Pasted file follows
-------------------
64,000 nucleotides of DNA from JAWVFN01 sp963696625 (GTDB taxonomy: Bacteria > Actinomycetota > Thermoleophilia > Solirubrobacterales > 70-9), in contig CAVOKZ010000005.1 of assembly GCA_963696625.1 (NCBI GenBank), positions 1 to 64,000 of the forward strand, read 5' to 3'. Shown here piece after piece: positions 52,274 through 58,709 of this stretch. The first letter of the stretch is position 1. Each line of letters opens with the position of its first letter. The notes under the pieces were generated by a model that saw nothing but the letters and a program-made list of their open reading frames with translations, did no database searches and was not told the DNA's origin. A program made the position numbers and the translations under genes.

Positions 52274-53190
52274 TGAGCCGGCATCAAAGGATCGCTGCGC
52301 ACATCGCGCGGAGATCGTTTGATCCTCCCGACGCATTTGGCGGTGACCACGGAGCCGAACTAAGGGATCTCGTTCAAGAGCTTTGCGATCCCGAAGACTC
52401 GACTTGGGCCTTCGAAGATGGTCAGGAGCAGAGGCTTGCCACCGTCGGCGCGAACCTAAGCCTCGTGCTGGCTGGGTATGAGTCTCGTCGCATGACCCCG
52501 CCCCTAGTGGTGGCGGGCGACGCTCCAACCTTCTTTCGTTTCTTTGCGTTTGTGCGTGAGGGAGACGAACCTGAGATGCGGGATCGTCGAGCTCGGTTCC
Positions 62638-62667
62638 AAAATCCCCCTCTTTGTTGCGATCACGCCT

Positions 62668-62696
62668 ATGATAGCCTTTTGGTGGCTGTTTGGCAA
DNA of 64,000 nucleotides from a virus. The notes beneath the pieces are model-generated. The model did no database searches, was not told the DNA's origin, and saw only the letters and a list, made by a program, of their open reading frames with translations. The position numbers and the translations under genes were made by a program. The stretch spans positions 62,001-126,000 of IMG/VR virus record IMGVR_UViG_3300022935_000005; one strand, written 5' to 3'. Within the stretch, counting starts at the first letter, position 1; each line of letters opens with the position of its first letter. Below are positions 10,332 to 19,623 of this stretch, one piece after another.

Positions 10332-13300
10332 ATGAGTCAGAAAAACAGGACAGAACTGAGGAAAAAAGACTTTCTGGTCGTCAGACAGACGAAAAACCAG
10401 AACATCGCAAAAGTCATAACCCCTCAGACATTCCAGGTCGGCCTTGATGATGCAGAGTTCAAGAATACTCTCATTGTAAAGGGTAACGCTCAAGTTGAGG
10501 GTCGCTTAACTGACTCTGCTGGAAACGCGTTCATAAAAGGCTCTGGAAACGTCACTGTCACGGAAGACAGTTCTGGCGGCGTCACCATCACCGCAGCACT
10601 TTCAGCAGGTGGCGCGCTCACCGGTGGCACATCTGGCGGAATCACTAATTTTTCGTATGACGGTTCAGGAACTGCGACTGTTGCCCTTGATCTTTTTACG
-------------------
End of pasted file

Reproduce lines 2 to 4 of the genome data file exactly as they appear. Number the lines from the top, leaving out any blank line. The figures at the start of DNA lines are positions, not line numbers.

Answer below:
Positions 52274-53190
52274 TGAGCCGGCATCAAAGGATCGCTGCGC
52301 ACATCGCGCGGAGATCGTTTGATCCTCCCGACGCATTTGGCGGTGACCACGGAGCCGAACTAAGGGATCTCGTTCAAGAGCTTTGCGATCCCGAAGACTC